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How does a car's air conditioning system work?

© klimacheck.com/Lammy & PartneR Partnergesellschaft

The air conditioning system in a car works like a refrigerator. The key technological element is the compressor. It circulates the refrigerant. With the aid of the refrigerant, the air from the vehicle interior is cooled.

What happens to the refrigerant in the cycle?

The warm air from the interior is first fed to the evaporator (1). Here the cold, liquid refrigerant takes the heat from the air and becomes gaseous – the refrigerant evaporates. The cooler air is fed back into the car's interior.

The compressor (2) draws in the now gaseous refrigerant. Here it is compressed and compacted like in an air pump. This makes it hot.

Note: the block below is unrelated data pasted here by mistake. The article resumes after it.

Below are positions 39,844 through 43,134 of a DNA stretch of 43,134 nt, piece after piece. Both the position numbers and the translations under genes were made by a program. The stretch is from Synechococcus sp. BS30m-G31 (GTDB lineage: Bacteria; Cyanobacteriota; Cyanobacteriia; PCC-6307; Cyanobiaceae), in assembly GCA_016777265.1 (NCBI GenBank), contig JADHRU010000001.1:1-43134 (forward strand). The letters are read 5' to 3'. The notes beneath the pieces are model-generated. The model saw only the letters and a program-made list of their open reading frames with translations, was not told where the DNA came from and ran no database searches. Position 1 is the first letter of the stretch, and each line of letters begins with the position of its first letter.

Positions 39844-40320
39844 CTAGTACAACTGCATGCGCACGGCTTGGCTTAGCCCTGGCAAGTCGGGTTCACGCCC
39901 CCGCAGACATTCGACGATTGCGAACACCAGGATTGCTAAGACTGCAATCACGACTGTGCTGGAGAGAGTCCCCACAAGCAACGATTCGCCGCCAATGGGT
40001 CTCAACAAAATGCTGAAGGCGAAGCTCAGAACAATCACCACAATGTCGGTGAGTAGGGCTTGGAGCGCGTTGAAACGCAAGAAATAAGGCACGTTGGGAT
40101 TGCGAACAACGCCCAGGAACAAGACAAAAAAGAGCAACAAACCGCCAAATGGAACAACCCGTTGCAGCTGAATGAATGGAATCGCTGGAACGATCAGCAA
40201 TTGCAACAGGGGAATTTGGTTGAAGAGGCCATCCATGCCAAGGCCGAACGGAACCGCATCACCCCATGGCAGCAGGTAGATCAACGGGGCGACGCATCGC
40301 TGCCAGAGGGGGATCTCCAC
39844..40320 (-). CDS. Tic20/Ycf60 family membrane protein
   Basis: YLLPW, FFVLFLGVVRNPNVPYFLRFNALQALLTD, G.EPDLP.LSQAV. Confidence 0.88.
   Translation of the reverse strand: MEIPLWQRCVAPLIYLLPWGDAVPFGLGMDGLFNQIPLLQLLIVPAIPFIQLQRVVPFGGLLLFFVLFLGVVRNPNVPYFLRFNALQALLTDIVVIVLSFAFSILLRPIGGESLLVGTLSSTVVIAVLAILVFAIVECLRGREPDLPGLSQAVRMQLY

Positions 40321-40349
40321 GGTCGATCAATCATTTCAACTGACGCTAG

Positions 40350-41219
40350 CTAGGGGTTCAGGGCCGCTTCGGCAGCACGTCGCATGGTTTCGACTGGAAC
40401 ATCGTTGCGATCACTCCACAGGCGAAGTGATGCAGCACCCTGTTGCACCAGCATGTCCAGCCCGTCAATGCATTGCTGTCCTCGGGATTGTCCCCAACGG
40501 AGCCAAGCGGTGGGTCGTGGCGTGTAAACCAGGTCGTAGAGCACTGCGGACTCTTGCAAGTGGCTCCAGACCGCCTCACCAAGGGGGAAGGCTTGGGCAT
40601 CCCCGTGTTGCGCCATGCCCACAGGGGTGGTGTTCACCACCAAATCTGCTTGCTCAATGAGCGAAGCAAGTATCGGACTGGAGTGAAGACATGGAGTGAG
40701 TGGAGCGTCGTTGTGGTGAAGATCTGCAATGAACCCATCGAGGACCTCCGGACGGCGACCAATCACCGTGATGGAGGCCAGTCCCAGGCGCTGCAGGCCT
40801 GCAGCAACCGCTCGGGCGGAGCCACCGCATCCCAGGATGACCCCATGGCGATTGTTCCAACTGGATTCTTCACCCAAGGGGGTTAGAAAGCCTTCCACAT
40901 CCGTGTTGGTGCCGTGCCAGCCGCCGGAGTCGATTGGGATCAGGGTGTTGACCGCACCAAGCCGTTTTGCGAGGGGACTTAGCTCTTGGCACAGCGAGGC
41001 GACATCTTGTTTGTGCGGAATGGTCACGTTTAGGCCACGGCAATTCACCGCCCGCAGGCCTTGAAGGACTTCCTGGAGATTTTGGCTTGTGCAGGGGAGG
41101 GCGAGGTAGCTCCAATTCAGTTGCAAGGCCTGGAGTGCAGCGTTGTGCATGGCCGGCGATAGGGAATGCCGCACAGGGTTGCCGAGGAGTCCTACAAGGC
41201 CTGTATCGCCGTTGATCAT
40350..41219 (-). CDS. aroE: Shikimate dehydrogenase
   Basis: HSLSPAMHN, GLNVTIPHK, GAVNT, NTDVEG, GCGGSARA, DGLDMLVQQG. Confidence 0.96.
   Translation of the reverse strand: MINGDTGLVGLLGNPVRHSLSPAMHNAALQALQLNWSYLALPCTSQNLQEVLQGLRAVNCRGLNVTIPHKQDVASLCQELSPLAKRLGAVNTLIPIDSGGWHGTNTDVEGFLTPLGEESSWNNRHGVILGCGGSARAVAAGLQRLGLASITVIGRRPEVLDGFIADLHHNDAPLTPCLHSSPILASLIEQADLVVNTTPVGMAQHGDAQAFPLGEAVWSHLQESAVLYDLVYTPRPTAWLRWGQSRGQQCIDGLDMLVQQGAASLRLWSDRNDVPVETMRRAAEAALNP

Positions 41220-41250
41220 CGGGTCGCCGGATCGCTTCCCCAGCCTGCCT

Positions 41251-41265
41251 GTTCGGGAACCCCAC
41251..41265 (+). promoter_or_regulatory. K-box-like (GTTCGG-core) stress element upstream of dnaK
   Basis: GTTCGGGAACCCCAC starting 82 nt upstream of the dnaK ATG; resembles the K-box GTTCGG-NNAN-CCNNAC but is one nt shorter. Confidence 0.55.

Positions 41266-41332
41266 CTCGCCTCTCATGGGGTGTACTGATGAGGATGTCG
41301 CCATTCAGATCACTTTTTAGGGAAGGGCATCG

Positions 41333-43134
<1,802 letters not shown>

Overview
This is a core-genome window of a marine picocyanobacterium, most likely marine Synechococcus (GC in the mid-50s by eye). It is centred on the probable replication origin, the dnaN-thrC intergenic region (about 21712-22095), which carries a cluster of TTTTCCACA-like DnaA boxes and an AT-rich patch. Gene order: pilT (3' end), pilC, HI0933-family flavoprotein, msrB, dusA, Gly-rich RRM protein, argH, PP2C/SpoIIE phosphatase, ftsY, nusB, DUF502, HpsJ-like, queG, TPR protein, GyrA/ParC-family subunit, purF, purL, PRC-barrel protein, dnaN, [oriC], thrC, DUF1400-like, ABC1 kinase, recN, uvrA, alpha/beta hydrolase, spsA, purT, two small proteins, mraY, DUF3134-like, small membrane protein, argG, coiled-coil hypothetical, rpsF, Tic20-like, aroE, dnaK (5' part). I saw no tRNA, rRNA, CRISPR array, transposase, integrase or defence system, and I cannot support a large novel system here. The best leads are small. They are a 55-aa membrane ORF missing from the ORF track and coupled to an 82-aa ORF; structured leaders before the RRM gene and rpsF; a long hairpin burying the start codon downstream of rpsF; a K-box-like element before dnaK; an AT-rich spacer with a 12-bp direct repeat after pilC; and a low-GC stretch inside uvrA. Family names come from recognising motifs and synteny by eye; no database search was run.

Then, the hot vapor arrives at the condenser (3): A fan ensures that cold exterior air flows around the hot refrigerant, cooling it and allowing it to discharge heat to the exterior air. This makes it liquid again.

Now the refrigerant flows through an expansion valve (4). Similar to a valve of an aerosol can, the refrigerant is fed into the evaporator as a mix of vapor and liquid. Its pressure has dropped and it can once again absorb heat from the vehicle interior. The cycle begins anew.

With the kind support of:

Visit www.klimacheck.com for further information about maintenance of air conditioning systems.

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Climate protection also in your car: Why are mobile air-conditioning systems an environmental issue? What is PRO KLIMA about and which are the objectives of our campaign? What can car drivers do? Answers to these questions can be found in our flyer!

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